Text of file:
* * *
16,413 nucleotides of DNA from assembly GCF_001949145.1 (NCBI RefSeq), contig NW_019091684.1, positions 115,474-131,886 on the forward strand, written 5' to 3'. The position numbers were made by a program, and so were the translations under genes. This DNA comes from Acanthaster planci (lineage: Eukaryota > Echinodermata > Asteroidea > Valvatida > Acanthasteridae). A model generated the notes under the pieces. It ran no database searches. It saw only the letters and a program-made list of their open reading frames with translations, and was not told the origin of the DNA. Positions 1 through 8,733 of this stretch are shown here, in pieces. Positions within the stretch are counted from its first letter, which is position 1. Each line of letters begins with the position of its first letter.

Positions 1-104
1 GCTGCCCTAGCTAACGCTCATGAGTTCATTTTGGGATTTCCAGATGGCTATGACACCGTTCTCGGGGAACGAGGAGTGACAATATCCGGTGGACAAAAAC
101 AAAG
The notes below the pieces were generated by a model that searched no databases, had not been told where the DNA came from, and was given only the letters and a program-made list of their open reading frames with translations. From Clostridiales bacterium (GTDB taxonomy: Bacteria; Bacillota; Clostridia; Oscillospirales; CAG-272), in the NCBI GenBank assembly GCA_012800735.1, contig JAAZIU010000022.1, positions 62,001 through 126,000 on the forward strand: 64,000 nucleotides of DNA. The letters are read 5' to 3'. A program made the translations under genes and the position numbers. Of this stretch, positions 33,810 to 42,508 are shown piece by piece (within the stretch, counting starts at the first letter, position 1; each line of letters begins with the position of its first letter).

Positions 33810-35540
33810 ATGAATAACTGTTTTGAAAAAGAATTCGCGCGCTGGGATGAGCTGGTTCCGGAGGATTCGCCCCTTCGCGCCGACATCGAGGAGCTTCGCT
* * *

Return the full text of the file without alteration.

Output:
16,413 nucleotides of DNA from assembly GCF_001949145.1 (NCBI RefSeq), contig NW_019091684.1, positions 115,474-131,886 on the forward strand, written 5' to 3'. The position numbers were made by a program, and so were the translations under genes. This DNA comes from Acanthaster planci (lineage: Eukaryota > Echinodermata > Asteroidea > Valvatida > Acanthasteridae). A model generated the notes under the pieces. It ran no database searches. It saw only the letters and a program-made list of their open reading frames with translations, and was not told the origin of the DNA. Positions 1 through 8,733 of this stretch are shown here, in pieces. Positions within the stretch are counted from its first letter, which is position 1. Each line of letters begins with the position of its first letter.

Positions 1-104
1 GCTGCCCTAGCTAACGCTCATGAGTTCATTTTGGGATTTCCAGATGGCTATGACACCGTTCTCGGGGAACGAGGAGTGACAATATCCGGTGGACAAAAAC
101 AAAG
The notes below the pieces were generated by a model that searched no databases, had not been told where the DNA came from, and was given only the letters and a program-made list of their open reading frames with translations. From Clostridiales bacterium (GTDB taxonomy: Bacteria; Bacillota; Clostridia; Oscillospirales; CAG-272), in the NCBI GenBank assembly GCA_012800735.1, contig JAAZIU010000022.1, positions 62,001 through 126,000 on the forward strand: 64,000 nucleotides of DNA. The letters are read 5' to 3'. A program made the translations under genes and the position numbers. Of this stretch, positions 33,810 to 42,508 are shown piece by piece (within the stretch, counting starts at the first letter, position 1; each line of letters begins with the position of its first letter).

Positions 33810-35540
33810 ATGAATAACTGTTTTGAAAAAGAATTCGCGCGCTGGGATGAGCTGGTTCCGGAGGATTCGCCCCTTCGCGCCGACATCGAGGAGCTTCGCT